Commuters wear face masks as they pass through Vauxhall underground station in London. Leon Neal / Getty

4. Some infected people are much more likely than others to spread the disease

People infected with Covid-19 vary dramatically in how infectious they are, with some individuals much more likely pass the pathogen on.

Branded superspreaders, they make up between about 10 to 20 per cent of those infected, according to reports, but could be responsible for as many as four in five new cases.

Factors such as breathing more quickly or talking loudly are thought to make a person more likely to spread the virus.

However, even when talking in a similar fashion, individuals vary widely in how many potentially virus-containing particles they emit.

Research done prior to the pandemic has said that some people are “super emitters” of respiratory droplets, perhaps because of the consistency of fluids in the respiratory system.

When these are thicker or more viscous, a person is more likely to emit tiny particles called aerosols, which can linger in the air for long periods.

The National. Roy Cooper
The National. Roy Cooper

5. Wearing a face mask reduces transmission

The effectiveness of face masks has been much discussed, but there are multiple pieces of evidence that they can reduce transmission.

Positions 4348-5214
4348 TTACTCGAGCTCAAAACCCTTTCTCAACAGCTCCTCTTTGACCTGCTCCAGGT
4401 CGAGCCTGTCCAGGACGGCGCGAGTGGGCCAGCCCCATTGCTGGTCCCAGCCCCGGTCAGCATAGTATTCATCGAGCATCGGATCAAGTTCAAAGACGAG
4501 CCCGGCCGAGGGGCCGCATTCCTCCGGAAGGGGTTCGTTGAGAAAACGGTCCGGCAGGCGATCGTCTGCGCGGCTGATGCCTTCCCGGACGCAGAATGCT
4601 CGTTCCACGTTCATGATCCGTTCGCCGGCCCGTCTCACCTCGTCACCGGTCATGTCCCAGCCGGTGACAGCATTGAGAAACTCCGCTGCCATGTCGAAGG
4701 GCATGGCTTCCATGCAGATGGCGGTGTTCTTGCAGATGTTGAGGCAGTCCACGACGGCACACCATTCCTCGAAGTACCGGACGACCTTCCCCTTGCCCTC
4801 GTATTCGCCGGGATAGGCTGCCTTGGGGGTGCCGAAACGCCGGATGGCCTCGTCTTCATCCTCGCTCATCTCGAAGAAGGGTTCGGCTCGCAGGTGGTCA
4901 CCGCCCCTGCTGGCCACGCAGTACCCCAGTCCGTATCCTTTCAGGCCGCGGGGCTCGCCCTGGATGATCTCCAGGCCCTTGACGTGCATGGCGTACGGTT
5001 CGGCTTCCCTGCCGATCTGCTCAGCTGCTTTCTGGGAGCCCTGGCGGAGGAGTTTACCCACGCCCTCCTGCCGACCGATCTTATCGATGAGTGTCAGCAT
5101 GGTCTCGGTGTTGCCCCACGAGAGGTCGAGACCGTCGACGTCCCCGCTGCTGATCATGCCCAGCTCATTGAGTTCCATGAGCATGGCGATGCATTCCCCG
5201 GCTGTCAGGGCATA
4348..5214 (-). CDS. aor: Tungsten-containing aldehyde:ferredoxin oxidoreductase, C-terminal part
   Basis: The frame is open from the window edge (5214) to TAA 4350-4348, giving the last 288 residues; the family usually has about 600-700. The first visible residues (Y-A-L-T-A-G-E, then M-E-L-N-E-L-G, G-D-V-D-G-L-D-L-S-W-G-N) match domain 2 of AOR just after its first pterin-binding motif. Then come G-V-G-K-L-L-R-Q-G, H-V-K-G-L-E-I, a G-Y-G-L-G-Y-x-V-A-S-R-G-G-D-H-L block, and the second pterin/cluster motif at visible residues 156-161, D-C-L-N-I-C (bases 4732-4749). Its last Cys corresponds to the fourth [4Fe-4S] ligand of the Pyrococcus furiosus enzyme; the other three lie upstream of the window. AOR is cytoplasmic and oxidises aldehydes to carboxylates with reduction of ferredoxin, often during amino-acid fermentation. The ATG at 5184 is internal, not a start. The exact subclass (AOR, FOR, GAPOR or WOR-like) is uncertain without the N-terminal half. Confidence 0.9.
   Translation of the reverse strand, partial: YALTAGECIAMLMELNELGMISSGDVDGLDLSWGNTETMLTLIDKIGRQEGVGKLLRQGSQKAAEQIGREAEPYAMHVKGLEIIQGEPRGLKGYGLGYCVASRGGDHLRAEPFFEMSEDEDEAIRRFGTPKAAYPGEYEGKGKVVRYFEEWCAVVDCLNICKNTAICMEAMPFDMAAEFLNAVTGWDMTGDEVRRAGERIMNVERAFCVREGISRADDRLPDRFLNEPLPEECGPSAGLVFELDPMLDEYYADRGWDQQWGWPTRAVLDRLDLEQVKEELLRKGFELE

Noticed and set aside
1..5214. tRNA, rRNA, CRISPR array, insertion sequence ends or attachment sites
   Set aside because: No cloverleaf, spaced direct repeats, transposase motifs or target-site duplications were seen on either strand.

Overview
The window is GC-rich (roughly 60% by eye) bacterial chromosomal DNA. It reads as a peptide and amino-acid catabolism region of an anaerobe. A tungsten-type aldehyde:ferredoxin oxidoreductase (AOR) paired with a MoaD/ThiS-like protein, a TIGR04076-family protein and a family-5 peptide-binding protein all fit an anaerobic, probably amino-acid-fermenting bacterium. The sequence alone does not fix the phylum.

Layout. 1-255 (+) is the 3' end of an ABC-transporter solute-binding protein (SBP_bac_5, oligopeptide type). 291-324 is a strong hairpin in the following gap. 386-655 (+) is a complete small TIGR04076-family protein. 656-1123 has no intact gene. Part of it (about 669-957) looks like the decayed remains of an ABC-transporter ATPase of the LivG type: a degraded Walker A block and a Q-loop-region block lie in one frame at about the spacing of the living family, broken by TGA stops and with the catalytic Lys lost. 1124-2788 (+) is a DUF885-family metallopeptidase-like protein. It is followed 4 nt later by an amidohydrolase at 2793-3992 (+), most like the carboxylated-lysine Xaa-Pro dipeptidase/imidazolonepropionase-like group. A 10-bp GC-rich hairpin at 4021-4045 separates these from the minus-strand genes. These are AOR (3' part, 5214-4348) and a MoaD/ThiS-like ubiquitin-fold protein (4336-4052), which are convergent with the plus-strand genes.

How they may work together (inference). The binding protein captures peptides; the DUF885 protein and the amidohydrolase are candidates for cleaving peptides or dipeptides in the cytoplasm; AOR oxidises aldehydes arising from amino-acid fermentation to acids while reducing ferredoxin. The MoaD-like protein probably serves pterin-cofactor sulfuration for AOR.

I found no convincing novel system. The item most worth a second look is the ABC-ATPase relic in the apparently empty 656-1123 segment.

They are thought to be particularly effective when people are asymptomatic or pre-symptomatic and so may be unaware they are infected. Multi-layered masks without valves are recommended.

Studies in Canada, Germany and the US, for example, have reported significant reductions in infection rates after people were told to wear masks.

Other observational studies in environments ranging from warships to hair salons, aircraft and households have also found reductions in risk of up to 70 percent associated with wearing masks.

The US Centres for Disease Control (CDC) has said mask use offers benefits both to the mask wearer (by filtering out fine particles containing the virus that a person may inhale) and to others (by reducing the number of virus-containing particles an individual releases).

Studies also indicate that even if infection happens, masks may reduce the severity of illness because the wearer has been exposed to fewer virus particles.